Dr Gert Attard has been awarded the Cancer Research UK Future Leaders in Cancer Research Prize at this week’s National Cancer Research Institute (NCRI) conference in Liverpool.
The Future Leaders Prize celebrates early-career researchers with the potential to become world leaders in their field, and is awarded to up to three cancer scientists at the NCRI conference each year.
Dr Attard received the prize in honour of his contributions to understanding hormone resistance in prostate cancer.
Dr Attard is Team Leader in Treatment Resistance at The Institute of Cancer Research, London, and Consultant Medical Oncologist at The Royal Marsden NHS Foundation Trust.
With the help of genetic information from the blood, Dr Attard studies ways in which advanced prostate cancer can become resistant to drugs.
Potential to reach world-leading status
Just a few months ago, this work led to a new blood test which could identify those patients most likely to respond to the targeted treatments abiraterone and enzalutamide.
Recipients of the prize are expected to have produced research of international importance, showing potential to reach world-leading status.
Prize winners are selected by a panel of international judges, and candidates are nominated by their peers.
Dr Attard was nominated for the Future Leaders in Cancer Research Prize by Professor Mel Greaves, Director of the Centre for Evolution and Cancer at the ICR, who commended him for his work on the evolution of resistance to treatment in prostate cancer.
In particular, Professor Greaves praised his contributions to the work that led to abiraterone becoming a standard treatment of men with advanced prostate cancer.
Dr Gerhardt Attard’s team uses next-generation sequencing on plasma DNA and single-cell transcriptional profiling to study treatment resistance.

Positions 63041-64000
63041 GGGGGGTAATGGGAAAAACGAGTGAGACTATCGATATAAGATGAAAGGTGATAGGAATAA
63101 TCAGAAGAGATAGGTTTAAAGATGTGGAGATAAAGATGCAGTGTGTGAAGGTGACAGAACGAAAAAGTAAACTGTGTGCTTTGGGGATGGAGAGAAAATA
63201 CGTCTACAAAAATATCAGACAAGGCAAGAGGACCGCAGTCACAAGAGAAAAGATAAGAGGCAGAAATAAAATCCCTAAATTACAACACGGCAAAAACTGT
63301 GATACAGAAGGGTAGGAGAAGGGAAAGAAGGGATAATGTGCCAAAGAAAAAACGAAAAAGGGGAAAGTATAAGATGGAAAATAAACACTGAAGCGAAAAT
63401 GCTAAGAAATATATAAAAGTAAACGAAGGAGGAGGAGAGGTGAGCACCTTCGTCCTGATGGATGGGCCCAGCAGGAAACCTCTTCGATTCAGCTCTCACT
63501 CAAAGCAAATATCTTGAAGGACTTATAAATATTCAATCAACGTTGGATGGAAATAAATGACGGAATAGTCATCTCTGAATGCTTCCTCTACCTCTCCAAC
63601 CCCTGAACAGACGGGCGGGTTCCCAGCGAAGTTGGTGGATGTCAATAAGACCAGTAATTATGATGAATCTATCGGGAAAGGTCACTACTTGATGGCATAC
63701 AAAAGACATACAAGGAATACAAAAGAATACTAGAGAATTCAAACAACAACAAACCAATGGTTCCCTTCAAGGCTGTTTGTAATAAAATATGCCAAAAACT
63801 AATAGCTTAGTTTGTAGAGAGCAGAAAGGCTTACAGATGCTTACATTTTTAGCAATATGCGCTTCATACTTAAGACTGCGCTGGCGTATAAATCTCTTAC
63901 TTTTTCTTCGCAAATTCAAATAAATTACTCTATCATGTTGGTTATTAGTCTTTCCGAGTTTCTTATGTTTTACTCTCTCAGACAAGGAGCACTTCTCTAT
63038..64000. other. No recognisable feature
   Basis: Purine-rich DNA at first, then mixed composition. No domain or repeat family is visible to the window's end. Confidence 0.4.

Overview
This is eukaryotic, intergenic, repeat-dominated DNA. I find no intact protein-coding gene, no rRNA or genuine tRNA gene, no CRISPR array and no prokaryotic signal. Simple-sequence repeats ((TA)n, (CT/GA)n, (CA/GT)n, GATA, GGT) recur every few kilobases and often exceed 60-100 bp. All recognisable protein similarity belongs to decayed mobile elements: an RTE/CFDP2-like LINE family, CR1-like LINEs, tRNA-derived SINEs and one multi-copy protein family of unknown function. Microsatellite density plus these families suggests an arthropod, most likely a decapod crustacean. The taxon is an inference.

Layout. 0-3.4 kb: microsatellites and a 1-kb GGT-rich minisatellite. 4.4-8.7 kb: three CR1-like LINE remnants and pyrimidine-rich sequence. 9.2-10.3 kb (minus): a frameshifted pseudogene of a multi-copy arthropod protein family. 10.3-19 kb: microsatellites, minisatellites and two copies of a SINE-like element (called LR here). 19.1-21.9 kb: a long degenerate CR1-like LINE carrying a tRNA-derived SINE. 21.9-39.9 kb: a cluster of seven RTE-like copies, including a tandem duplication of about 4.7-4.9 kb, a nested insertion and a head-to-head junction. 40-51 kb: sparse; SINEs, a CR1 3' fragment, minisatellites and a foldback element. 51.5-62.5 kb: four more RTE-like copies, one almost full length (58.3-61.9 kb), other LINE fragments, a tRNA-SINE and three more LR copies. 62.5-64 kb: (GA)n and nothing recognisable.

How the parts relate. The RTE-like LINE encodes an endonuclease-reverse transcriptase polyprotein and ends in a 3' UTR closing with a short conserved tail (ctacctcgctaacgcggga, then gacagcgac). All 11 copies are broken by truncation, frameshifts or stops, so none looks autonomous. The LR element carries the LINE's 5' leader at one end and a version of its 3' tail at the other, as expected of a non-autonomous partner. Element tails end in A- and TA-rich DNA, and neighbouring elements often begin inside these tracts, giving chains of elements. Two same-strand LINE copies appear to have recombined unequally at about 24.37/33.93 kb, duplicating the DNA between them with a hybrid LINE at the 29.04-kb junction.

“He is, without doubt, a future leader”
In response to Dr Attard winning the prize, Professor Greaves said:
“I am so pleased that Gert has won this prestigious CRUK award. It is richly deserved. Gert's translational research on prostate cancer is a model of what we seek to achieve at the ICR in terms of quality and impact. He is, without doubt, a future leader.”
Dr Attard graduated in medicine at the University of Malta, and obtained his PhD in Medicine from the University of London in 2009.
He specialised in medical oncology at The Royal Marsden, where he was appointed a consultant in the urology unit in 2013.
In 2015, he became Team Leader of the Treatment Resistance group in the Centre for Evolution and Cancer at the ICR, where he analyses blood samples to study drug resistance in prostate and other cancers.
This is the third year in a row that an ICR researcher has been awarded a Future Leaders in Cancer Research Prize – with Dr Andrea Sottoriva and Dr Chris Bakal winning the prize in 2016 and 2015, respectively.
This year, researchers Professor Simon Leadham and Dr Santiago Zelenay from the University of Oxford and CRUK Manchester Institute, respectively, were also awarded the prize.
More ICR updates from NCRI 2017